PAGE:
The decision I made in early 2010 to become an investor is one of the best life choices I’ve ever made.
That decision slowly moved me away from the worker class and toward the investor class.
And it obviously allowed me to march toward FIRE, which I achieved at the age of 33 – just six years after starting out totally broke.
I’ve written a ton of content over the years about investing as a whole, as well as dividend growth investing specifically.
But I want to talk about investing from a very different angle today.
I want to share three ways in which the process of becoming a better investor has helped me become a better person.
Investing has radically transformed my life for the better in terms of the wealth, passive income, and freedom it’s allowed me. That’s all really amazing, which is why so much of my content has been devoted toward sharing all of that.
However, investing has also taught me a lot about life and being a better human being. And that’s added so much value to my life that goes beyond the strict financial benefits.
Now, the changes I’m going to describe below didn’t happen overnight. That’s for sure.
It took years for all of this to play out. I had to work on myself as a person, day in and day out.
Slowly but surely, though, I did start to notice these changes in my life. And they’ve led me to where I’m now at.
While I’m not anywhere close to a perfect person (and never will be), I would say that I’m a better person as a result of seeing what it took to become a better investor, and then executing on all of that. Investing has improved my life beyond the financial benefits.
Let’s dig in…
I’m More Rational
I used to be a stubborn, inconsiderate, and impulsive fool in my younger years.
My frame of reference was set around the immediate. All considerations were made with the short term in mind, which is basically the “instant gratification” mindset that plagues most people in society.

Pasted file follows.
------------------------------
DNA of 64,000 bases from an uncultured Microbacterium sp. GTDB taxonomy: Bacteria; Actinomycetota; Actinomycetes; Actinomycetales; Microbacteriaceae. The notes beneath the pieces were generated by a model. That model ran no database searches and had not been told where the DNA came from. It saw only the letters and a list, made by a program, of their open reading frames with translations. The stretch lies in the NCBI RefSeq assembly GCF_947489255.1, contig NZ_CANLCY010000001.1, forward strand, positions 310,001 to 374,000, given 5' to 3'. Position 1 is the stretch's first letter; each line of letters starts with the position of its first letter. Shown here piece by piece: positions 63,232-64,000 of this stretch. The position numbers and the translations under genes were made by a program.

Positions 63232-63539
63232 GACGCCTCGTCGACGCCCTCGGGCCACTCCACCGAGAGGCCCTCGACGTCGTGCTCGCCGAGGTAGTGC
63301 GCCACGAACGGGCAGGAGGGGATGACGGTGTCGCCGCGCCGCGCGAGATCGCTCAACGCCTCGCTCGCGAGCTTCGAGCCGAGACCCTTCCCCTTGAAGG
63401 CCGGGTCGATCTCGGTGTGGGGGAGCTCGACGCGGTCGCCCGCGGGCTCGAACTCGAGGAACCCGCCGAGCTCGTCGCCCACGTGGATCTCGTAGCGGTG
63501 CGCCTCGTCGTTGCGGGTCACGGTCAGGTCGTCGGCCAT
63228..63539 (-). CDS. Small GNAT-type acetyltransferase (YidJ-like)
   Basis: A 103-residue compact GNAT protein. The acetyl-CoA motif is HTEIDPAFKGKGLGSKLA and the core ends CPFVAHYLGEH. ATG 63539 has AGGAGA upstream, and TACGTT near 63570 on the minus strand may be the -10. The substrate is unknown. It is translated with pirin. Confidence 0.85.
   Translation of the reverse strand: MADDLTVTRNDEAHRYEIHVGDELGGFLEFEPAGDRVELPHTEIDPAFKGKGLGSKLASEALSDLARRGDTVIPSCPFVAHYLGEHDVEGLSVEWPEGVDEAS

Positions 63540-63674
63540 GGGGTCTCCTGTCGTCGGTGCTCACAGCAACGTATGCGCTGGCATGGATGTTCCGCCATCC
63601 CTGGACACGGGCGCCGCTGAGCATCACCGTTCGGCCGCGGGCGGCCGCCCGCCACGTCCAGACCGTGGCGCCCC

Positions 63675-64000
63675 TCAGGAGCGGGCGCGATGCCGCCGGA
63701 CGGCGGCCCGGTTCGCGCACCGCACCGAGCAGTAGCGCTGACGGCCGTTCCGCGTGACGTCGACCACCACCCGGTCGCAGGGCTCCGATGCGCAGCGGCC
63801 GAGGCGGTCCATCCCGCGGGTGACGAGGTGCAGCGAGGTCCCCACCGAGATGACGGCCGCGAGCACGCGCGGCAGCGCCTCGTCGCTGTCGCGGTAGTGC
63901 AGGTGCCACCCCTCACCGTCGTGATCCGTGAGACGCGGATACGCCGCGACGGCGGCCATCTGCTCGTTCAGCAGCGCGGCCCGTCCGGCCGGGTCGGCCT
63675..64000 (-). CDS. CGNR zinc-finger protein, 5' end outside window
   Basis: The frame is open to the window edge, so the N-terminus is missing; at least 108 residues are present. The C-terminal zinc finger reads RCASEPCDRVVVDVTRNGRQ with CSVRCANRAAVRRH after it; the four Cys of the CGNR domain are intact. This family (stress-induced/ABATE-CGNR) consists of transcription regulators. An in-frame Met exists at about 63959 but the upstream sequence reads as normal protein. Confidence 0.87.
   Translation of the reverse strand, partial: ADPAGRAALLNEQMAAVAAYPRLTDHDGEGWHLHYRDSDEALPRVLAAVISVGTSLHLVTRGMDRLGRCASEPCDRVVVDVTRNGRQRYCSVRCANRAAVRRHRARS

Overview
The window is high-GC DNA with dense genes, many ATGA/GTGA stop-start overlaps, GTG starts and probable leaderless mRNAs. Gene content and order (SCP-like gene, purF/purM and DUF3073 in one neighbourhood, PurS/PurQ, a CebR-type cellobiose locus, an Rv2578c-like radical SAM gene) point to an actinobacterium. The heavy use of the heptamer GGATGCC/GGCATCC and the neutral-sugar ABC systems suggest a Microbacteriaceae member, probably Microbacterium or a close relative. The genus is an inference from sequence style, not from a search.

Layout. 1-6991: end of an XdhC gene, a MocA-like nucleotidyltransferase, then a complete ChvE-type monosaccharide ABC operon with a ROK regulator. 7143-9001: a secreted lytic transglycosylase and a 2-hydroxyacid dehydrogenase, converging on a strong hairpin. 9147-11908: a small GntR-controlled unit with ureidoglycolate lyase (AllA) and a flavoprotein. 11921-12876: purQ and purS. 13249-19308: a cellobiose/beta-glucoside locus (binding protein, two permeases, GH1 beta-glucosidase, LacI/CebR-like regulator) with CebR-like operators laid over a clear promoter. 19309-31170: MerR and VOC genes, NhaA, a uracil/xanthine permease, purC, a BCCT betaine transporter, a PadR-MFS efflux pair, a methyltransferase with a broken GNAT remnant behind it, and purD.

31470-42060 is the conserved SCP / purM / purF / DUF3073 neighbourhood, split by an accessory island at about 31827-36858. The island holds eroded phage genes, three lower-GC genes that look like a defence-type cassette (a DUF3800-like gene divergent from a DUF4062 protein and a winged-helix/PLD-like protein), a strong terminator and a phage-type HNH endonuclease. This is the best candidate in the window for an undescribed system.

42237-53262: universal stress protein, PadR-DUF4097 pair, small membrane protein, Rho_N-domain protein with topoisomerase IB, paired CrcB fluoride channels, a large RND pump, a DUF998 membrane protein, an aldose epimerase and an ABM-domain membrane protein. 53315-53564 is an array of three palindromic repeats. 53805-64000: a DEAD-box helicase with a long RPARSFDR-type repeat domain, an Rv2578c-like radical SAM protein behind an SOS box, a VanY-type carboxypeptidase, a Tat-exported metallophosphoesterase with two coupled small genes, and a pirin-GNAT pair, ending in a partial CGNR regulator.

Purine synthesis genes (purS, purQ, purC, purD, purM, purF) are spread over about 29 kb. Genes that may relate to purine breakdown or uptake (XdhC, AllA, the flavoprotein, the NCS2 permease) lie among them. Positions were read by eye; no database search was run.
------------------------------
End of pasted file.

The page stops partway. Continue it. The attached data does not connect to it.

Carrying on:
Furthermore, I didn’t do a lot of critical thinking. I would rush into decisions without considering all of the pros and cons. I’d look mostly at pros, dish aside the cons, and move after a second or two of deliberation. Poor decision making caused hardship in my life. Long-term risk for me and/or others wasn’t properly accounted for.
I also had a bit of a temper. Little things would cause me to fly off the handle. I was volatile and ill-mannered. Just like my dad.
Becoming a better investor, which admittedly has been aided by age and maturity, has changed all of this for me.
Once I started reading about what it took to become a successful investor (which is something I badly wanted for myself), I realized that it required the type of personality and mindset that was completely opposite of what I possessed.
And so it became imperative that I changed who I was to better suit the task at hand.
A great investor is prudent, pragmatic, and patient. Most of all, a great investor is rational.
It’s become obvious to me that a great investor is anything but the irrational, impetuous person I once was.
In my quest to become a better investor, I’ve become extremely focused on logic, critical thinking, and the long term.
The emotional, temperamental, and volatile guy I used to be is completely gone, which has made me a better person across all aspects of my life.
That kind of personality isn’t only not suited well for investing, it’s not suited very well for the rigours of life. Approaching problems with a clear head full of logic is simply the better method, regardless of the subject.
Critical thinking has no doubt become paramount to my success as an investor, but a deep, honest, reflective, and facts-based thought process has helped every area of my decision making as I’ve come to develop plans and make life choices over the last eight years of my life.
People too often make decisions based on emotions. I was guilty of this in my youth.
This isn’t a very good construct to operate within. It’s impossible to set objective parameters that can be counted on in times of strife when everything is based on emotion. Becoming emotional leads to responding irrationally to problems.
I now rely heavily on objectiveness and facts to guide me when I come upon forks in the road. This makes me not only more successful, but it’s also a process that’s easier to repeat. And it’s easier to go back and see where you went wrong, when (not if) you end up making mistakes of commission.